Banker faints in trial over breaking secrecy laws

Banker faints in trial over breaking secrecy laws
Elmer shown handing two CDs to WikiLeaks founder Julian Assange in 2011. Photo: Carl de Souza/AFP
A former Swiss banker fainted Wednesday at the opening of his Zurich trial for breaking Swiss bank secrecy laws by allegedly giving confidential data to WikiLeaks and German authorities, media reported.

The trial of Rudolf Elmer, the former chief operating officer at the private bank Julius Baer's subsidiary in the Cayman Islands, opened and was quickly suspended after he fainted in court, the RTS public broadcaster reported.
The 59-year-old had been questioned by the judge before fainting during a short recess, RTS said.
Elmer, who was arrested in 2011 after he publicly handed two CD-ROMS to WikiLeaks founder Julian Assange, claiming they held secret data on 2,000 alleged tax-dodging bank clients, was taken by ambulance from the Zurich district court to a nearby hospital, according to the report.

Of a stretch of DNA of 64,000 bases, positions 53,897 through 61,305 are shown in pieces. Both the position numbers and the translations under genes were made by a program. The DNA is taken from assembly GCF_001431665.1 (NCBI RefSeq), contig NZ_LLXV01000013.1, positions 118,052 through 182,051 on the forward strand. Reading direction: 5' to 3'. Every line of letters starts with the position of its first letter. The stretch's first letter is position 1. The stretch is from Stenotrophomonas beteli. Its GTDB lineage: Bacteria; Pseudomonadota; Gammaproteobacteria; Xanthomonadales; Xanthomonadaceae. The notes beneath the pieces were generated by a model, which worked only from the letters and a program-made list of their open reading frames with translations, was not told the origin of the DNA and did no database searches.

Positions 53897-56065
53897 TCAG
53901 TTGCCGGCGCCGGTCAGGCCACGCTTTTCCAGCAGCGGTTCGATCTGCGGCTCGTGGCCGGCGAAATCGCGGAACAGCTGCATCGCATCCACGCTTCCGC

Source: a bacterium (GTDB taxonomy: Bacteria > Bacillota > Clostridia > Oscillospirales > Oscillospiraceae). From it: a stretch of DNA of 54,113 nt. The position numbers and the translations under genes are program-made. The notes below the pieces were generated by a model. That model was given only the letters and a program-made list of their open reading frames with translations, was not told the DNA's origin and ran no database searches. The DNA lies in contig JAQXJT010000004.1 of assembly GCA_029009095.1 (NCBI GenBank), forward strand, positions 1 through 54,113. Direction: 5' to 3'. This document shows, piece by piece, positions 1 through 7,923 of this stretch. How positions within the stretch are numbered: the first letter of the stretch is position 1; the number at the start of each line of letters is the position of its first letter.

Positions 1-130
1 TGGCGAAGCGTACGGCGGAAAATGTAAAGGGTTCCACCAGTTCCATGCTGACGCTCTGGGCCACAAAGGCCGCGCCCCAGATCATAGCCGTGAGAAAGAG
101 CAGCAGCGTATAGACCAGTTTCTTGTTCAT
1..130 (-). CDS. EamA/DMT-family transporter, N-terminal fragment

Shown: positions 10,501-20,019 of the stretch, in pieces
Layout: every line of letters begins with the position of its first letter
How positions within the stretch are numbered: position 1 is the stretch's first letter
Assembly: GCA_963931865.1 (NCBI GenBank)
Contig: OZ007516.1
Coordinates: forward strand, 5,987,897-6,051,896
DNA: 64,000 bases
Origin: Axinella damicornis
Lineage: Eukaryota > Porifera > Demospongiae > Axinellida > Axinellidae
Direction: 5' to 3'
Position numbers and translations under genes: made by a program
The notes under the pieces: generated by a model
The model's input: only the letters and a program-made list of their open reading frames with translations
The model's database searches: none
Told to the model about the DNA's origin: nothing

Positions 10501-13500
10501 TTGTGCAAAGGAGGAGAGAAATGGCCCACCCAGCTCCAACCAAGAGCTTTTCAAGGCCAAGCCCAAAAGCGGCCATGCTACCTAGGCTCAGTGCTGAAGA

The former banker, who was dismissed from Julius Baer in 2002, said he wanted the world to know the truth about money concealed in offshore accounts and widespread tax evasion.
Elmer insisted a few months after his arrest, however, that the discs contained no secret information and that he had simply wanted to make a "symbolic" point.
He is accused of handing over a first set of bank client data to WikiLeaks in 2007 in his stated quest to expose the system, which has since come under massive international attack and been all but dismantled.
The ex-banker is also accused of handing over documents to WikiLeaks in 2008, and of offering bank data in 2009 and 2010 to German authorities, who turned him down.
Elmer has denied any wrongdoing.

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